Now this is interesting to me. I have found a jasmine tea that I like, but
my water temp doesn't appear to affect the way it tastes. IE boiling water
and a 3-minute steep is just fine. Little astringency (sp?) and only the
slightest bitterness (which actually reminds me of the way life is most
times, sorry to digress) but fairly full body (which is what I find most
pleasing). I tried steeping for 5 minutes with water that had boiled and
then sat to cool for five minutes, and it was quite bitter and very
astringent. 3 minutes would probably not have been so astringent or bitter,
but I already have that with *boiling* water, so what's the diff? Am I
doing something wrong? Also, someone said that green teas run the gamut
from bad-tasting to delicious, and while I enjoy this tea (Chung Feng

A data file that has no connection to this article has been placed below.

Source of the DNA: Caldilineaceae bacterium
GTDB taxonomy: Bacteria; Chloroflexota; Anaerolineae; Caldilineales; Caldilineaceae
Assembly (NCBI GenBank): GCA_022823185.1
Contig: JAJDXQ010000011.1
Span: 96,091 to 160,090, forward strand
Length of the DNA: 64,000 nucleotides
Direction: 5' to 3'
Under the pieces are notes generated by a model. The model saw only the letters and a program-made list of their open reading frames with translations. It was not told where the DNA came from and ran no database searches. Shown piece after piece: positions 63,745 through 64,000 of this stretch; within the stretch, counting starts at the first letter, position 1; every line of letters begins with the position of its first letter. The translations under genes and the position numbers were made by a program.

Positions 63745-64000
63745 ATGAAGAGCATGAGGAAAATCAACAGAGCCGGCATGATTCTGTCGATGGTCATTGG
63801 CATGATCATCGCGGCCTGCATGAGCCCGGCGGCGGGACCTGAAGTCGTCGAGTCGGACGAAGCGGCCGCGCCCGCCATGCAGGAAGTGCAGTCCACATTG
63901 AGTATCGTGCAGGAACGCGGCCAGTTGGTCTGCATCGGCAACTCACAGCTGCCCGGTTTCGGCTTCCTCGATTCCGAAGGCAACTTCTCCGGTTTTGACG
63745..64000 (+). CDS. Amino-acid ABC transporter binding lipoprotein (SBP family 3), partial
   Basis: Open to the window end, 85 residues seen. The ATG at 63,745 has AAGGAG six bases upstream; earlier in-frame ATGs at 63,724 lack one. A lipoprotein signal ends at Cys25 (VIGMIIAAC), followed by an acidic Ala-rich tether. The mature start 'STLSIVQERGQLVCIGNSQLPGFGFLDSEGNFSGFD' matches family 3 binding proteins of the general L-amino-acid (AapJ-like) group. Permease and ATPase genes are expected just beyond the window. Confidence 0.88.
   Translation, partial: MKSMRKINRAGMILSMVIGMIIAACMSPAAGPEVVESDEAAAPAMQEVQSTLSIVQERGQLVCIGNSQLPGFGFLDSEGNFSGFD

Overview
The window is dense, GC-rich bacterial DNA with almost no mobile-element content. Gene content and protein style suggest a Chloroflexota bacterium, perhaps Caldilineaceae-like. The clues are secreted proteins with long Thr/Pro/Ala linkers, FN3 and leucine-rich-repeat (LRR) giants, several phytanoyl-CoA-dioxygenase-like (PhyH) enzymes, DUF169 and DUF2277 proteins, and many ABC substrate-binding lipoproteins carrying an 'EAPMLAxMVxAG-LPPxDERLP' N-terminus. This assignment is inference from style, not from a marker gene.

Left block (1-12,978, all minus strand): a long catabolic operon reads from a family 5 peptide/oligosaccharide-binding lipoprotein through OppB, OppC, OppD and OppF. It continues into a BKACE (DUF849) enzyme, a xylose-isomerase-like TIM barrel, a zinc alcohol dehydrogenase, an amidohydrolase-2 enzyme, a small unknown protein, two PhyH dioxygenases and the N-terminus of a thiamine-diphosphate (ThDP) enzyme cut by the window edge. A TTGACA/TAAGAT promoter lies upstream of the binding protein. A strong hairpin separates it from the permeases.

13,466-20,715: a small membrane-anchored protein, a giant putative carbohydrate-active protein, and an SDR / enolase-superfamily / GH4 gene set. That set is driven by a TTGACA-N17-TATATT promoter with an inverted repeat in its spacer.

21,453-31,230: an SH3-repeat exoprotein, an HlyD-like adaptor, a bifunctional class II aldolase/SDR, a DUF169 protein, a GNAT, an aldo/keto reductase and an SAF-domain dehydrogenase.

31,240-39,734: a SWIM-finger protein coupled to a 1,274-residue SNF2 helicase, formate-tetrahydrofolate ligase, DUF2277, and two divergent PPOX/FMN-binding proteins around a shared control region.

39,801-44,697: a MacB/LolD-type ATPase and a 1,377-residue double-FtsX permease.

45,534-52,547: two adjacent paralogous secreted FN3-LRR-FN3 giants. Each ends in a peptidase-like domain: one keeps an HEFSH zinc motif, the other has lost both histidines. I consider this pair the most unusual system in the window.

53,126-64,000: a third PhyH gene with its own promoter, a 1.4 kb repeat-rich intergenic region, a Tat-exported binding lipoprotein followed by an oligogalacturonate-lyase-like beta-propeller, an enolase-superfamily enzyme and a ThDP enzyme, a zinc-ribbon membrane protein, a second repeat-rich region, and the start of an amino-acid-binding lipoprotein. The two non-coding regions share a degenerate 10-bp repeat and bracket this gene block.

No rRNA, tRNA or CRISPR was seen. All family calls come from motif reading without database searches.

Jasmine Tea) or Foojoy Yin-Hao, I would not call either of them delicious by
any stretch of the imagination. How can any (unsweetened) tea be
"delicious"? I can only imagine "pleasant" and "satisfying." Thanks for
any help.

Ignorantly yours,

Dave


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Old 12-10-2004, 08:23 PM
Dave
 
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"Sally P." wrote in message
om...
Hi,

I can't attest to the health benefits, but I do enjoy green tea. My
advice is to avoid the tea-bag varieties and stick with loose tea. If
you have any Asian markets in your vicinity, you can find decent green
tea at reasonable prices. You can also find green teas by online mail
order (I'd recommend www.specialteas.com and www.uptontea.com, in that
order.)

Some suggestions:

Gen-mai cha (brown rice tea): Japanese green tea mixed with roasted
rice, which gives a nice flavor. It's also one I recommend to friends
who find that other green teas don't have quite enough flavor for